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Chris Sandford Other Stuff

Found! The Reel That Caught 'Clarrisa'

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Vintage fishing tackle collector, Chris Sandford, recently “got lucky” and completed his Dick Walker/Clarissa set-up with the Half Bail Mitchell reel - an item many considered to be a lost artefact...

“I’ve been collecting vintage fishing tackle for over thirty years,” states a joyful Chris, “but my prize possession is the rod that Richard Walker built and on which he caught the 44lb record carp ‘Clarissa’ from Redmire Pool on 13th of September 1952. The rod now takes pride of place in my classic carp rod collection alongside the rod that Walker built for author Denys Watkins Pitchford (B.B.). I’m also lucky enough to own most of the early examples of the Walker designed B.James Mk4 Carp rods.”

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“Although I have made endless enquiries trying to track down the reel that Walker used when he caught the record, no one had any idea where it might be hiding. That is, until I got a call from carp historian Chris Ball. His first sentence stopped me in my tracks… “Morning mate… I think I might have found the ‘Clarissa’ reel!”

“The next six weeks were spent carefully going over the provenance that came with the reel, and when Chris and I were both satisfied that the story was completely genuine, I made an offer that was accepted.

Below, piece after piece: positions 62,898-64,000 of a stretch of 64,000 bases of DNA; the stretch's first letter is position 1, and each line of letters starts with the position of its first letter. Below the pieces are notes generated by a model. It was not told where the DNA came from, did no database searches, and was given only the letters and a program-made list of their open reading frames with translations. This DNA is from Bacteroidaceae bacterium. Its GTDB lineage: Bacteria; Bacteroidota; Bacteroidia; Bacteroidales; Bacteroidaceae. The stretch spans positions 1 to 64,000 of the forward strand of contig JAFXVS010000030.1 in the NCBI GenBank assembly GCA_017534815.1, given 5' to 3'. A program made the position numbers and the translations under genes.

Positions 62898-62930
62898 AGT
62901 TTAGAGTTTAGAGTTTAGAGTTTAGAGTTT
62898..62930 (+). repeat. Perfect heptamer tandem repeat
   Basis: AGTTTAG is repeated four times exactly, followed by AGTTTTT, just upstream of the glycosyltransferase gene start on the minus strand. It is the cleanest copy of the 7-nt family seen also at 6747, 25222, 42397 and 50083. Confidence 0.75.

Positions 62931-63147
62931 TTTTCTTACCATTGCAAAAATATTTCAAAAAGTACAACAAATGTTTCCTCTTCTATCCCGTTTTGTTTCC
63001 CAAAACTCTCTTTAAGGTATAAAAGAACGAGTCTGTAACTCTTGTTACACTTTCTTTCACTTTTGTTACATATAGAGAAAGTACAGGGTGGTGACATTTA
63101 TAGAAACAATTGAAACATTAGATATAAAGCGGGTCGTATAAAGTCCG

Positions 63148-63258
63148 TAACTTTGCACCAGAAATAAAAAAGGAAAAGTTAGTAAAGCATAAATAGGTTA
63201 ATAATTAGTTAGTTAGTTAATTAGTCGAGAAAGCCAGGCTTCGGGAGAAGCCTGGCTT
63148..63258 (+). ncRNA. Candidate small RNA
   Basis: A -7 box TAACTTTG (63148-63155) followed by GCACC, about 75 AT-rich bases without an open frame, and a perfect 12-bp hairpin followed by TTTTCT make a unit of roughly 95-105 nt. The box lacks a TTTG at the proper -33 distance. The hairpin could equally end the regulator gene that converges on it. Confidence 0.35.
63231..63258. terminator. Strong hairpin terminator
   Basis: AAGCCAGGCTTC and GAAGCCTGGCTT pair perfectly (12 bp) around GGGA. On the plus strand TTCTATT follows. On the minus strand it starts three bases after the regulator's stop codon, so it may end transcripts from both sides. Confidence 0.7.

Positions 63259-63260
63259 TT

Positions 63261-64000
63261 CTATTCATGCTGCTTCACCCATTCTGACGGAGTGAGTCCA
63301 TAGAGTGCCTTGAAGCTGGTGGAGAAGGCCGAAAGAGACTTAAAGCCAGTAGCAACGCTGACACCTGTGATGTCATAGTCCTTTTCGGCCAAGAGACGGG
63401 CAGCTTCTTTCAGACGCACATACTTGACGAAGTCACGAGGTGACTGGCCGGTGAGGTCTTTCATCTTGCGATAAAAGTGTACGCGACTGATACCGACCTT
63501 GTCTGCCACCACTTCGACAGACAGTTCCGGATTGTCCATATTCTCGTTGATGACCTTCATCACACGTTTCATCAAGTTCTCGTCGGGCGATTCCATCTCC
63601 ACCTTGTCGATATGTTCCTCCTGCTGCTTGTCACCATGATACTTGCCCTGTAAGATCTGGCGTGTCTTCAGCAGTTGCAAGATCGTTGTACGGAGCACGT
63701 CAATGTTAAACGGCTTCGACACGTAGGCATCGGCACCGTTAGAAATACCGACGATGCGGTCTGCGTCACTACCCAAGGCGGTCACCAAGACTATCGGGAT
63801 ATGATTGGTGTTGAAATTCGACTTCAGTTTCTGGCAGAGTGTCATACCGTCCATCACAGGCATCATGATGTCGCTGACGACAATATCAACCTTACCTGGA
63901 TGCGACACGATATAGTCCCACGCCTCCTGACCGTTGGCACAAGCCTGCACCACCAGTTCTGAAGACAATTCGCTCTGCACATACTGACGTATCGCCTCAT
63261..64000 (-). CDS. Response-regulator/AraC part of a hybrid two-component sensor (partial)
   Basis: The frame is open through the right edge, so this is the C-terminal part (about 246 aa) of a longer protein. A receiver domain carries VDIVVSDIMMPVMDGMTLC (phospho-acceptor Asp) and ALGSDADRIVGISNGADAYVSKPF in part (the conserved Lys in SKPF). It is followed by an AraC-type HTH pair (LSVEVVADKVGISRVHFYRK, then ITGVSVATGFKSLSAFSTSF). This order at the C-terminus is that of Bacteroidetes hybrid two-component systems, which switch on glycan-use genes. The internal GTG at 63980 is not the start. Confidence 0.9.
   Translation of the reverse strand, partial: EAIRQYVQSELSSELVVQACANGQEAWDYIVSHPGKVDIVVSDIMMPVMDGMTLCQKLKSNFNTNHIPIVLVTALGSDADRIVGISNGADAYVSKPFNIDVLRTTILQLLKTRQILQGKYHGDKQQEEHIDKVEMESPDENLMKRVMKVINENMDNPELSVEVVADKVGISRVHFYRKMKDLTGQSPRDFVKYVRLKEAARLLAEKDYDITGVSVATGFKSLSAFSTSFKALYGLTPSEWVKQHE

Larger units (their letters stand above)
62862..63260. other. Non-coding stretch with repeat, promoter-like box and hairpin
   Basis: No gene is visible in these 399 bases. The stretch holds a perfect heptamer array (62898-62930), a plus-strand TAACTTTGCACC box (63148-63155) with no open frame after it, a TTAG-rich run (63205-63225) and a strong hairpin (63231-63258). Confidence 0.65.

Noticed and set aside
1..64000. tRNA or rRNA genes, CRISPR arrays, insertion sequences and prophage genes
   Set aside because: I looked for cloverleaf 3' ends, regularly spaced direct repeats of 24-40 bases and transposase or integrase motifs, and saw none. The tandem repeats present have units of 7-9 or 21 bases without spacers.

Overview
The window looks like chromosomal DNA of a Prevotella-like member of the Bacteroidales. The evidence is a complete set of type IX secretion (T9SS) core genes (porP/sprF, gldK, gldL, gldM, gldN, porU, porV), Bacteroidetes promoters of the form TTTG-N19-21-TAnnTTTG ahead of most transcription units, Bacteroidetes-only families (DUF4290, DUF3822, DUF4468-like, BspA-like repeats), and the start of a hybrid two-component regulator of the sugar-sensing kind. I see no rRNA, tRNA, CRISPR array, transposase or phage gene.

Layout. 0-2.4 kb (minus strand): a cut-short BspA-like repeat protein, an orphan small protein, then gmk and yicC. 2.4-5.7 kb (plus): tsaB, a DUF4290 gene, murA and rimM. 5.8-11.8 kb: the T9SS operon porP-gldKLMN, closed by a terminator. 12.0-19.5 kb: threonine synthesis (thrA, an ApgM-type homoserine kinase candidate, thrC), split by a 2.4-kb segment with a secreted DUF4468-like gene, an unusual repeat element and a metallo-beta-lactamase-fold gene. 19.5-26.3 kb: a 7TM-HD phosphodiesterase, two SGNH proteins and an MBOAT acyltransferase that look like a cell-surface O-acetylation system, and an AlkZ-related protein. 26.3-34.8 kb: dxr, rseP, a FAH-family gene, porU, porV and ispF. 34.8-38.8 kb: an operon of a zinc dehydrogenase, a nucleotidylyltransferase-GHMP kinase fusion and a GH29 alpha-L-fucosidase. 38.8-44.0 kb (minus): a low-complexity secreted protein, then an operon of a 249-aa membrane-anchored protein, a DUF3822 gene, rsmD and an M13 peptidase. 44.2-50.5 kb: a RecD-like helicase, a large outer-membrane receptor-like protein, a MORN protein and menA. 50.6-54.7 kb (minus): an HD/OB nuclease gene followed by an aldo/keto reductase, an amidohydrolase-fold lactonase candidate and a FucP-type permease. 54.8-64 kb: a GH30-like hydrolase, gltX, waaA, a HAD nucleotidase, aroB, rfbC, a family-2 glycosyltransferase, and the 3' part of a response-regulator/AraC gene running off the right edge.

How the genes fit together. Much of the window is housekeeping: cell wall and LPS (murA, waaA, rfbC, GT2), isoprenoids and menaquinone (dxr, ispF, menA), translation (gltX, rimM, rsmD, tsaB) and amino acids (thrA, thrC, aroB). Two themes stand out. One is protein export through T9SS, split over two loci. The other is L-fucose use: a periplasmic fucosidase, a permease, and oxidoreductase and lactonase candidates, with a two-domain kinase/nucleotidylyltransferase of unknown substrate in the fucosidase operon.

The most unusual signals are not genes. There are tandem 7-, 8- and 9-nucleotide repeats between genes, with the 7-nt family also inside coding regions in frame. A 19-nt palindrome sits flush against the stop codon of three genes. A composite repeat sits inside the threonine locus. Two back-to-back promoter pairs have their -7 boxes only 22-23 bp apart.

“Sadly, the ‘Half Bail’ Mitchell reel was in pretty poor condition but once again I got lucky. Jonathon Savory, who I consider to be the finest rod restorer alive today, was just completing an amazing restoration of the ‘Clarissa’ rod. He looked at the reel for a long time and then offered to ‘bring it forward’!

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“When Jonathon returned the reel he sent me this note.

‘Actually it was quite an easy job. As you might expect, it was internally clogged with all manner of grease and grime. After carefully dismantling and intense cleaning,
I only had to replace a couple of shims to get it running perfectly. I know you were a little concerned about the reel’s appearance, but I honestly feel that the external wear only heightens the sense of history surrounding what was, until recently, considered to be a lost artefact. Reunited with Walker’s MK IV, it must form a pairing of invaluable importance to the world of modern
 carp fishing. 

Please continue to be lucky… I can’t wait for the next challenge.’

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